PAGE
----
ASP.NET XML serialisation issues: observations on DataContractSerializer

A client reached out to us with a weird problem. Their ASP.NET WebAPI project (somewhat legacy tech) needed to communicate with an application running on a mainframe (dinosaur-grade legacy tech). But they were having XML serialisation issues…

They had a test XML payload, but only half of that kept coming across the wire:

broken serialisation – missing fields

first thing we suspected was missing DataContract/DataMember attributes, but everything seemed to be okay:

[DataContract(Name = "ComplexObject", Namespace = "")]
public class ComplexObject
{
    [DataMember]
    public int Id { get; set; }
    [DataMember]
    public string Name { get; set; }
    [DataMember]
    public string Location { get; set; }
    [DataMember]
    public string Reference { get; set; }
    [DataMember]
    public double Rate { get; set; }
    [DataMember]
    public double DiscountedRate { get; set; }
}

After scratching our heads for a little while and trying different solution from across the entirety of StackOverflow, we managed to dig up a piece of documentation that explained this behaviour:

  1. Data members of base classes (assuming serialiser will apply these rules upwards recursively);
  2. Data members in alphabetical order (bingo!);
  3. Data members specifically numbered in decorating attribute;

With the above in mind, we got the following payload to serialise successfully:

successful serialisation

There are other options

.NET comes with at least two XML serialisers: XmlSerializer and DataContractSerializer. A lot has been written about the two. We find this article written by Dan Rigsby to probably be the best source of information on the topic.

Key difference for us was the fact that XmlSerializer does not require any decorations and works out of the box. While DataContractSerializer needs us to make code changes. In our project everything was already set up with DataContract, so we did not have to change anything.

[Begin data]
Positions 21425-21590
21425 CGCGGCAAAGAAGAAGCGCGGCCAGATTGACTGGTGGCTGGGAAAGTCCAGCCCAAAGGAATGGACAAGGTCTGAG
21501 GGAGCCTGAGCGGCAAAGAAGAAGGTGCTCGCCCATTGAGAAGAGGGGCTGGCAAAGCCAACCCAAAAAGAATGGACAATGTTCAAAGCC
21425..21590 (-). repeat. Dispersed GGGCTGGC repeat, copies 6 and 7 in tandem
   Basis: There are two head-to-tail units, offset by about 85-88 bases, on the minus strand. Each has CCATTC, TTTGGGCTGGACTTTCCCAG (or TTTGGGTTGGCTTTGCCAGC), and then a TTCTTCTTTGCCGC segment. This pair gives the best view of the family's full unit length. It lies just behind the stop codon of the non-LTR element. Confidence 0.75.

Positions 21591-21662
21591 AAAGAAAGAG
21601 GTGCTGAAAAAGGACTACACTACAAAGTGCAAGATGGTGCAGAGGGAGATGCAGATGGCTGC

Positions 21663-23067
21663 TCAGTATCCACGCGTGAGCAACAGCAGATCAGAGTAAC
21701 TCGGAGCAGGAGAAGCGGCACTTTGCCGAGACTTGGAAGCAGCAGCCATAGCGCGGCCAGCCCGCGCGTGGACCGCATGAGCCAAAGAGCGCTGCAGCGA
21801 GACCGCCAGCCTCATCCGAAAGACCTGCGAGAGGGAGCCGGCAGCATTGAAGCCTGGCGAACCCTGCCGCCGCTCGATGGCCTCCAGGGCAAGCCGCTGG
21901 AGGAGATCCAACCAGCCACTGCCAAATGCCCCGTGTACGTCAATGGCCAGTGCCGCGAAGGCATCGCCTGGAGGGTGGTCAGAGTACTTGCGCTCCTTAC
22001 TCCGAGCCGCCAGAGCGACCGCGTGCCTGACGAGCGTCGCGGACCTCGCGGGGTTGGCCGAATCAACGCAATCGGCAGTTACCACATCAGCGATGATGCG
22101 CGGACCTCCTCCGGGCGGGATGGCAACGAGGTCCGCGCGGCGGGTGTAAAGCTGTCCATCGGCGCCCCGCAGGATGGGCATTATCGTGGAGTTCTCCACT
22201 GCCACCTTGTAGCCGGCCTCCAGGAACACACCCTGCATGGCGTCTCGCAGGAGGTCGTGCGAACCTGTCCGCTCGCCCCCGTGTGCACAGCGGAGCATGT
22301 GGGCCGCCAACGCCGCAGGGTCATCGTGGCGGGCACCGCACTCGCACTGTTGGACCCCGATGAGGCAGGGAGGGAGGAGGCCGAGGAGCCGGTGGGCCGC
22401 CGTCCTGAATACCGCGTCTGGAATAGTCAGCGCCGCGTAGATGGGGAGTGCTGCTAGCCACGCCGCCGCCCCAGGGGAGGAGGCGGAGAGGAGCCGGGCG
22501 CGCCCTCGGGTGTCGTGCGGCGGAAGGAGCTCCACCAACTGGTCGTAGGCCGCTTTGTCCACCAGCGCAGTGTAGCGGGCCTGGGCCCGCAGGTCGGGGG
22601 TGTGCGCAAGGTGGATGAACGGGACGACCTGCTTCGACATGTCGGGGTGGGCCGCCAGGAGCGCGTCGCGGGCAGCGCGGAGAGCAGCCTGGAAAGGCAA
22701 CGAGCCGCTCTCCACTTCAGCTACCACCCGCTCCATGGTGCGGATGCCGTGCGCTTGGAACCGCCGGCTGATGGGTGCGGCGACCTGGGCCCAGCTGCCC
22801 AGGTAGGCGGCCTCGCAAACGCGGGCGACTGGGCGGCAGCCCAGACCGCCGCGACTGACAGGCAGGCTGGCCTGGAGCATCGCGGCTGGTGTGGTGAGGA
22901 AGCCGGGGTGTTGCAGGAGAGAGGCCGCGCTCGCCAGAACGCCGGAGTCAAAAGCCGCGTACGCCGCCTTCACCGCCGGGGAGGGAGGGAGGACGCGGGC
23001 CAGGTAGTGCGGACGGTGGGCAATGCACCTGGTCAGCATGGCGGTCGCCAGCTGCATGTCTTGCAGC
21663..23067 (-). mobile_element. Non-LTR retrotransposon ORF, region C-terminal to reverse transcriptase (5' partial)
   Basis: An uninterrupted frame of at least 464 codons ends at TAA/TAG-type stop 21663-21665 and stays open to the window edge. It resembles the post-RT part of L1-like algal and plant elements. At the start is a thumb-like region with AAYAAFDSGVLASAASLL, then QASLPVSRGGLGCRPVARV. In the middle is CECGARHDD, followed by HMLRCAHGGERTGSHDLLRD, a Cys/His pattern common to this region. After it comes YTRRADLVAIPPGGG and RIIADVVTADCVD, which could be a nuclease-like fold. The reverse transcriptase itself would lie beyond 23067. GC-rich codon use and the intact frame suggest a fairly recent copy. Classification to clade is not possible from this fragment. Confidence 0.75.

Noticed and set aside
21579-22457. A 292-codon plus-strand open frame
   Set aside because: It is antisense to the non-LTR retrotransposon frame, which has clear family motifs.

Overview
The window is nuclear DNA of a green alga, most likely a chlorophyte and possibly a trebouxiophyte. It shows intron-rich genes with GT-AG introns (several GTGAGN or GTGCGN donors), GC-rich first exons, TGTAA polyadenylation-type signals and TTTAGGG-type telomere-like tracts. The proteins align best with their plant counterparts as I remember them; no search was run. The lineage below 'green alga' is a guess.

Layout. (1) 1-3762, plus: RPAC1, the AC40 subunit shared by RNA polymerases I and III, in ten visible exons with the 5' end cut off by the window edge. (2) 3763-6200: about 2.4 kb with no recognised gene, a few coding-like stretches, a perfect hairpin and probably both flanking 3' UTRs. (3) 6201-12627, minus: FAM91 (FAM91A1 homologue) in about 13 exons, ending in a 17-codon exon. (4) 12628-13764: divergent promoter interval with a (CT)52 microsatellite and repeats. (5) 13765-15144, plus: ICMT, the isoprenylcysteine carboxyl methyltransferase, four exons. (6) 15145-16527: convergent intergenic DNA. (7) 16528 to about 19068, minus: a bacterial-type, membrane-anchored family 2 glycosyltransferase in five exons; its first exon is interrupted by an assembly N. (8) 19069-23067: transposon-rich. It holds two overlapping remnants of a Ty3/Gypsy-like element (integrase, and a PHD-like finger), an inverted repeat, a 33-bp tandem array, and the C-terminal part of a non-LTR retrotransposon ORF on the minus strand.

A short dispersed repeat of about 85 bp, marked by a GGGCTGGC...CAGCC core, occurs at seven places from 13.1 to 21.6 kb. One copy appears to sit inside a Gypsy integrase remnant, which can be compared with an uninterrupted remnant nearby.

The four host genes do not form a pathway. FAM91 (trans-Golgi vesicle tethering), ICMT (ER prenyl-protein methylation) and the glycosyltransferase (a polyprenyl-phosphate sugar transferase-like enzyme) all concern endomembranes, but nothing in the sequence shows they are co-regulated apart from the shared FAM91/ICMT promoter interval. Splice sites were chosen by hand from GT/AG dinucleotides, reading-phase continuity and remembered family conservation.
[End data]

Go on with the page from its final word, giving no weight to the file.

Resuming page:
By default, WebAPI projects come configured to leverage DataContractSerializer. It however pays to know that in case of any issues we can switch to use XMLSerializer:

public static class WebApiConfig
{
    public static void Register(HttpConfiguration config)
    {
        config.Formatters.XmlFormatter.UseXmlSerializer = true; // global setting for all types
        config.Formatters.XmlFormatter.SetSerializer<ComplexObject>(new XmlSerializer(typeof(ComplexObject))); // overriding just for one type

Setting order

Yet another option to deal with ASP.NET XML serialisation issues would be to define property order explicitly:

[DataContract(Name = "ComplexObject", Namespace = "")]
public class ComplexObject
{
    [DataMember(Order = 1)]
    public int Id { get; set; }
    [DataMember(Order = 2)]
    public string Name { get; set; }
    [DataMember(Order = 3)]
    public string Location { get; set; }
    [DataMember(Order = 4)]
    public string Reference { get; set; }
    [DataMember(Order = 5)]
    public double Rate { get; set; }
    [DataMember(Order = 6)]
    public double DiscountedRate { get; set; }
}

Conclusion

XML serialisation has been around since the beginning of .NET. And even though it may seem that JSON has taken over, XML isn’t going anywhere any time soon. It is good to know we have many ways to deal with it should we ever need to.

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